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I am designing a circuit for a strobe amplifier and am having some difficulty with the LED emitting light for longer than expected.

I am measuring the light out of the LED with a photo receptor module directly on a DSO and it tapers off over about 2ms from a 1us pulse.

I have attached the diagram of one of the circuits I have been working with, a basic emitter follower (the pulse is 0/5V from an AVR), but have tried other topologies, and also adding a shottky diode over the BE junction but to no avail.

Also the component numbers in the schematic are not exactly what I am using but representative. I have tried the BC337 and PN222A BJT's and an IN5817 shottky diode, and an unknown cheap red LED with approx. 2V drop.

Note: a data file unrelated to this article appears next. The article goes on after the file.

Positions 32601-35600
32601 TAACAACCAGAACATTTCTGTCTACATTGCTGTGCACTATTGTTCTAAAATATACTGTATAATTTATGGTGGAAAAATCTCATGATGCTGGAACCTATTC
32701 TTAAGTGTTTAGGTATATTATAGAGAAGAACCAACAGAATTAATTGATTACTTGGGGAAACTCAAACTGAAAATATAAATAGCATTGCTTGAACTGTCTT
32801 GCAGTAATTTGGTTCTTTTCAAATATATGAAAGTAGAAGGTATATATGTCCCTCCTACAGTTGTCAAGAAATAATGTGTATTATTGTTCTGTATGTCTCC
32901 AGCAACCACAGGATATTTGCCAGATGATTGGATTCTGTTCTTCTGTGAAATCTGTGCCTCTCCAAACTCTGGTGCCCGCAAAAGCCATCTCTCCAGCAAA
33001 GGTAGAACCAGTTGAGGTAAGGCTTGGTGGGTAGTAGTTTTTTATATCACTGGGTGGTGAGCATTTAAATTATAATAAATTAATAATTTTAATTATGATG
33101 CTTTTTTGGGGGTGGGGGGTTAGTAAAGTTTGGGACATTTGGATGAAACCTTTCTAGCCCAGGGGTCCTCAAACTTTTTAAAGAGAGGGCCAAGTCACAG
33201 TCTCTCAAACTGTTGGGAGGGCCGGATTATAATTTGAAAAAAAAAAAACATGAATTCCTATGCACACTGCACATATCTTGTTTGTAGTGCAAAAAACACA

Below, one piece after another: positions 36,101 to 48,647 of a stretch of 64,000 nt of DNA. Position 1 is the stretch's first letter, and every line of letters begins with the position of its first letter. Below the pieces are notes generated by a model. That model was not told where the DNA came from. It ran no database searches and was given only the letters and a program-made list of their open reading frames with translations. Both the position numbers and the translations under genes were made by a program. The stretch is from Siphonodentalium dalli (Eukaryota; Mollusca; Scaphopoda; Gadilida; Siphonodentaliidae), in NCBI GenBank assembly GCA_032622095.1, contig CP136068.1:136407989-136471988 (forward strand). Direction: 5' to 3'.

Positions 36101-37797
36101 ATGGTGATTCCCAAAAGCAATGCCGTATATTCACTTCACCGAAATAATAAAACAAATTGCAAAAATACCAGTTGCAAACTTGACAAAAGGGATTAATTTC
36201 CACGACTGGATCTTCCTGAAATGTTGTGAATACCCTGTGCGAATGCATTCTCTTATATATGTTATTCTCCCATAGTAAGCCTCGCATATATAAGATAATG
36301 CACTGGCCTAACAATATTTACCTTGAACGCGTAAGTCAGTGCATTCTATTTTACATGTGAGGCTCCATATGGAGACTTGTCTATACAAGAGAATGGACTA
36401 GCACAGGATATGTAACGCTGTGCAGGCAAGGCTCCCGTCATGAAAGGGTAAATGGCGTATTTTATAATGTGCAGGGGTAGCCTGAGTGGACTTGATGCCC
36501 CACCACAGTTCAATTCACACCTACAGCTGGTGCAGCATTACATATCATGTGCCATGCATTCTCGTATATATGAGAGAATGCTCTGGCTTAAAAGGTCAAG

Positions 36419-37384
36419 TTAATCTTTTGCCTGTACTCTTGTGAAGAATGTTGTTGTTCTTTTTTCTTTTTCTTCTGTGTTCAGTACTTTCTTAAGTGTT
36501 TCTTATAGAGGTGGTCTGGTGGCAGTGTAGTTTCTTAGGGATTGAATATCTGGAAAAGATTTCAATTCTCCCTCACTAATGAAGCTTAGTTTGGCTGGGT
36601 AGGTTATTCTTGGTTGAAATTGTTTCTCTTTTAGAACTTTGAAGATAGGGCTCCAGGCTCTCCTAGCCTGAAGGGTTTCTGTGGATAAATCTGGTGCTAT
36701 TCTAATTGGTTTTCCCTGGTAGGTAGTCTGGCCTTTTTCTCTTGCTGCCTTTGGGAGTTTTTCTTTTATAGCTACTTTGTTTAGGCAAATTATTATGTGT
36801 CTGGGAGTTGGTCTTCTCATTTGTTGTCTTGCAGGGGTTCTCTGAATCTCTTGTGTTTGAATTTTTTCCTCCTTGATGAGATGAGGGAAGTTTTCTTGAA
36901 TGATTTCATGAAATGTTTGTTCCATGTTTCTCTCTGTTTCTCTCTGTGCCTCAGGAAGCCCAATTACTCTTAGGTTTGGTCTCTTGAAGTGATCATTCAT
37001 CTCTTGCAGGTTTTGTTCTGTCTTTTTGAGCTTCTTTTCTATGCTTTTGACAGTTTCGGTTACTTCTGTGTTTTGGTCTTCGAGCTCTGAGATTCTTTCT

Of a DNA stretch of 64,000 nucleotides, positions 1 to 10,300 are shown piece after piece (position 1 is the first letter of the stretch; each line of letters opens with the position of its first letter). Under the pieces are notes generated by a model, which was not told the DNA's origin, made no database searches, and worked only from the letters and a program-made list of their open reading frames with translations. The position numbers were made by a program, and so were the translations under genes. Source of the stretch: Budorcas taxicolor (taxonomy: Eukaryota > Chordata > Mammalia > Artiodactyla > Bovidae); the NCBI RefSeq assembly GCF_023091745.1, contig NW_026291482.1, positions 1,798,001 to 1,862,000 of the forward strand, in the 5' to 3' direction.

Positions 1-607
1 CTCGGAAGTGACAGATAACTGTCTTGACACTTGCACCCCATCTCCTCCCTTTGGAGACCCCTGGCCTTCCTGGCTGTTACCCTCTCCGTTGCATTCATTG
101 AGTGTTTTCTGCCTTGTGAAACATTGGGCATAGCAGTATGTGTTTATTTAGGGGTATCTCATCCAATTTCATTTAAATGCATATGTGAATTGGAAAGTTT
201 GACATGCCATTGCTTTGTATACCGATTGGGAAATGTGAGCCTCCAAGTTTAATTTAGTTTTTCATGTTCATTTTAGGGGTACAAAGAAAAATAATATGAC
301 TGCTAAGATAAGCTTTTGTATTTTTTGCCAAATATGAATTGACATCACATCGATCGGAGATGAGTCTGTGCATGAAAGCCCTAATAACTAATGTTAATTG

I was hoping that someone would be able to explain why the long fall time for this particular circuit and perhaps suggest a solution.

Thanks in advance.

schematic

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My suggestion is that the light is stopping within hundreds of ns and your "photo receptor" is almost 100% of the perceived problem.

A negatively biased PIN photodiode into a GHz transimpedance amplifier is one standard way to get response times down, for somewhat less performance you can also use a negatively biased PIN photodiode into a low resistance (like 100 ohms) and crank up the gain on your 'scope. Higher sensitivity means more PD acreage, which means more capacitance, which means you need a better circuit to keep it fast.

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    \$\begingroup\$ Cheers, it turns out it was because the photodetector was plugged into a 1Mohm oscilloscope but was rated for 50ohm so with an adapter it was working fine. \$\endgroup\$ Jan 27 '15 at 1:38

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